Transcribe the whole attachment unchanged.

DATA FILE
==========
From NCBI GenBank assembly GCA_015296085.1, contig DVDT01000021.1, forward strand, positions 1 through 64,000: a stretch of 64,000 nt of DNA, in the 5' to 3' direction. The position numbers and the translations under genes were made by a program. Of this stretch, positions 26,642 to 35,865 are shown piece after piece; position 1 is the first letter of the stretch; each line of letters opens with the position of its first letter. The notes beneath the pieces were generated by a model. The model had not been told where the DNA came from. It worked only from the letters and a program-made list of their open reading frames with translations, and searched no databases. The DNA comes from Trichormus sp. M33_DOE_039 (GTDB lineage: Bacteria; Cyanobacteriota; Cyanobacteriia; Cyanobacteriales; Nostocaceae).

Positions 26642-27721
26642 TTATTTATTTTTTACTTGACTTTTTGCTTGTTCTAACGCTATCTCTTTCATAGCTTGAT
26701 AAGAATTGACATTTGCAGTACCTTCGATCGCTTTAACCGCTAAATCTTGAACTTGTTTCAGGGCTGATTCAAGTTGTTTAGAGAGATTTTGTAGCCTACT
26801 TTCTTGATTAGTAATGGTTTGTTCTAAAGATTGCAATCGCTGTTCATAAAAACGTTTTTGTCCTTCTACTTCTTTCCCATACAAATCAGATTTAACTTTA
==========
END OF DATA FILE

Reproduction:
From NCBI GenBank assembly GCA_015296085.1, contig DVDT01000021.1, forward strand, positions 1 through 64,000: a stretch of 64,000 nt of DNA, in the 5' to 3' direction. The position numbers and the translations under genes were made by a program. Of this stretch, positions 26,642 to 35,865 are shown piece after piece; position 1 is the first letter of the stretch; each line of letters opens with the position of its first letter. The notes beneath the pieces were generated by a model. The model had not been told where the DNA came from. It worked only from the letters and a program-made list of their open reading frames with translations, and searched no databases. The DNA comes from Trichormus sp. M33_DOE_039 (GTDB lineage: Bacteria; Cyanobacteriota; Cyanobacteriia; Cyanobacteriales; Nostocaceae).

Positions 26642-27721
26642 TTATTTATTTTTTACTTGACTTTTTGCTTGTTCTAACGCTATCTCTTTCATAGCTTGAT
26701 AAGAATTGACATTTGCAGTACCTTCGATCGCTTTAACCGCTAAATCTTGAACTTGTTTCAGGGCTGATTCAAGTTGTTTAGAGAGATTTTGTAGCCTACT
26801 TTCTTGATTAGTAATGGTTTGTTCTAAAGATTGCAATCGCTGTTCATAAAAACGTTTTTGTCCTTCTACTTCTTTCCCATACAAATCAGATTTAACTTTA